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Contract Farming as an Institution for Integrating Rural Smallholders in Markets for Livestock Products in Developing Countries: (I) Framework and Applications

Pro-Poor Livestock Policy Initiative: A Living from Livestock









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    Document
    Contract Farming as an Institution for Integrating Rural Smallholders in Markets for Livestock Products in Developing Countries: (II) Results in Case Countries
    Pro-Poor Livestock Policy Initiative: A Living from Livestock
    2009
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    This report provides an assessment of the efficiency and effectiveness of contract farming as an institution for integrating rural smallholders in markets for livestock products, using detailed reviews of particular case studies on contract farming in India, Thailand, the Philippines and Viet Nam, and in which the principal author participated. Two forms of contracts engaged in by producers and market intermediaries existed: formal and informal contracts. In general, formal contracts were writte n contracts between an integrator company and a farmer, where the rights and obligations of each party were strictly defined. Informal contracts were unwritten but nevertheless binding agreements between a farmer and his market intermediary, which could either be a trader for inputs or outputs, or with a cooperative which he is a member of, on the provision of inputs or the marketing of output, or both.
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    Transaction Costs, Institutions and Smallholder Market Integration: Potato Producers in Peru 2005
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    The paper analyses the impacts of transaction costs on the degree of household market integration using survey data collected from smallholder potato farmers located in the Peruvian Andes. The analysis focuses on the impacts of transaction costs differentiated as information, negotiation and monitoring costs. Two proxies are used to measure the degree of market integration of households, namely quantity sold in the market and sales in large markets. The results show that, in addition to transpor t costs and market prices, information, negotiation and monitoring costs affect market integration. The study reinforces previous results and sheds light on possible policy options to support smallholders in improving their access to national and global markets.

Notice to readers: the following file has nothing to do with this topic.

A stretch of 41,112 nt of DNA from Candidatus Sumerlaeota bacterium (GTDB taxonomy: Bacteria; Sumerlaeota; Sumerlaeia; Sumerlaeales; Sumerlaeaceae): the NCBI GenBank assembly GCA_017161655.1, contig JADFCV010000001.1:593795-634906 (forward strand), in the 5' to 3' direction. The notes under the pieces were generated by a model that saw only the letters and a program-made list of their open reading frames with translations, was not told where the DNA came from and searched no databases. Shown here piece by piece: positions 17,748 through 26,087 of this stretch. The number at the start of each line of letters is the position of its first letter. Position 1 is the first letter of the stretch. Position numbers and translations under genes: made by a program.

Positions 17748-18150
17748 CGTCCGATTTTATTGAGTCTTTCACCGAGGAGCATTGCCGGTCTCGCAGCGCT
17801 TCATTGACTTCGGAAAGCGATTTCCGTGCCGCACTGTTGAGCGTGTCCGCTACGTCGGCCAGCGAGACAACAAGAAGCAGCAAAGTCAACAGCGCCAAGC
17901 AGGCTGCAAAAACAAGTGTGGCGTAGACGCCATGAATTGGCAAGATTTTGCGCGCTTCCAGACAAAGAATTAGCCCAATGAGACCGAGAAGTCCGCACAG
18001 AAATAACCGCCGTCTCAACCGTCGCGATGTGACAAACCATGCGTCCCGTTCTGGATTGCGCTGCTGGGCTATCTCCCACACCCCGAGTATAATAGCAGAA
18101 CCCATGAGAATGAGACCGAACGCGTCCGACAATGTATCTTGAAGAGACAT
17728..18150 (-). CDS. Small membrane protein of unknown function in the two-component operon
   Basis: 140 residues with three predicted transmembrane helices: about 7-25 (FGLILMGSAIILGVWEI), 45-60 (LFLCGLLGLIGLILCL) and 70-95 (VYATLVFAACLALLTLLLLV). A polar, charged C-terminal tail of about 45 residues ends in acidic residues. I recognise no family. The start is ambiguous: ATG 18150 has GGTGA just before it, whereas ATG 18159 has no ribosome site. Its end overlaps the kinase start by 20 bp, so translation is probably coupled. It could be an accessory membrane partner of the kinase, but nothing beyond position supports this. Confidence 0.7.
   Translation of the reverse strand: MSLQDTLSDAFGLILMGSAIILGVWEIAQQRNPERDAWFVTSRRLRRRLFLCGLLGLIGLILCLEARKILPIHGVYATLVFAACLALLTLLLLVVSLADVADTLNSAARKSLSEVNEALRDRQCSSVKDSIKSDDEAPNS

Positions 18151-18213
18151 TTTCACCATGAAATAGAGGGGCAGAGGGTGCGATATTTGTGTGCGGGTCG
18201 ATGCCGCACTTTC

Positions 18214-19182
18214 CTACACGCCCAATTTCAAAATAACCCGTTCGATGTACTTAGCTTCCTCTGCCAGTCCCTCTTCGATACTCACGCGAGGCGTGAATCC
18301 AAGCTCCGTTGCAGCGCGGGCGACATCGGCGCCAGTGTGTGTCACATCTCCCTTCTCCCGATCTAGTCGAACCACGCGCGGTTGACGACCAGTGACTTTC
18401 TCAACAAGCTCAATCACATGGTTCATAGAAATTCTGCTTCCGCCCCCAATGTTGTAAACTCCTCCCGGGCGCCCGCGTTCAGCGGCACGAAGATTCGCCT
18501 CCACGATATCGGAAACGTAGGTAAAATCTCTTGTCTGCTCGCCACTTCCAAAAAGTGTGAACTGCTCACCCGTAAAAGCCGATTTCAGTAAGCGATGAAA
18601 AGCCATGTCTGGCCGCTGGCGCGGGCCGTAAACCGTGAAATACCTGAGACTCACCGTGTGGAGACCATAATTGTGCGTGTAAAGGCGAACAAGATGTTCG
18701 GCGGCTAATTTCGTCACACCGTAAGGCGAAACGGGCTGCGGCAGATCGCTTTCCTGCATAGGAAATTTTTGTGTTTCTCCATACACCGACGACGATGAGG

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    Policy brief
    Innovative contract farming arrangements in Asia and the Pacific 2022
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    Although informal transactions are still the norm in Asia and the Pacific, contractual agreements are on the rise, especially for high-value agricultural commodities. As contract farming arrangements grow in number and become more sophisticated, a series of innovations are emerging to enhance their inclusion and efficiency. The nature of these innovations can range widely – from the adoption of digital technologies, to new governance mechanisms and novel regulations. Governments in the region face the challenge to further mainstream contract farming while ensuring inclusiveness and fairness. Recent government interventions are targeting areas such as introducing gender sensitive regulations leading to the increased participation of women in economic transactions, facilitating insurance to reduce contract farming risks related to weather-based agriculture or natural disasters, utilizing third-party verification systems to combat power abuse, and promoting sustainable public-private partnerships that enhance inclusion and equity. The discussed policy measures can contribute to facilitating the shift towards more structured market channels that provide farmers the opportunity to integrate into modern and more complex agrifood value chains that serve remunerative markets. Nonetheless, governments should ensure that those interventions are able to create a suitable enabling environment to potentially lead to contractual arrangements that are fair to all value chain actors, including smallholder farmers.

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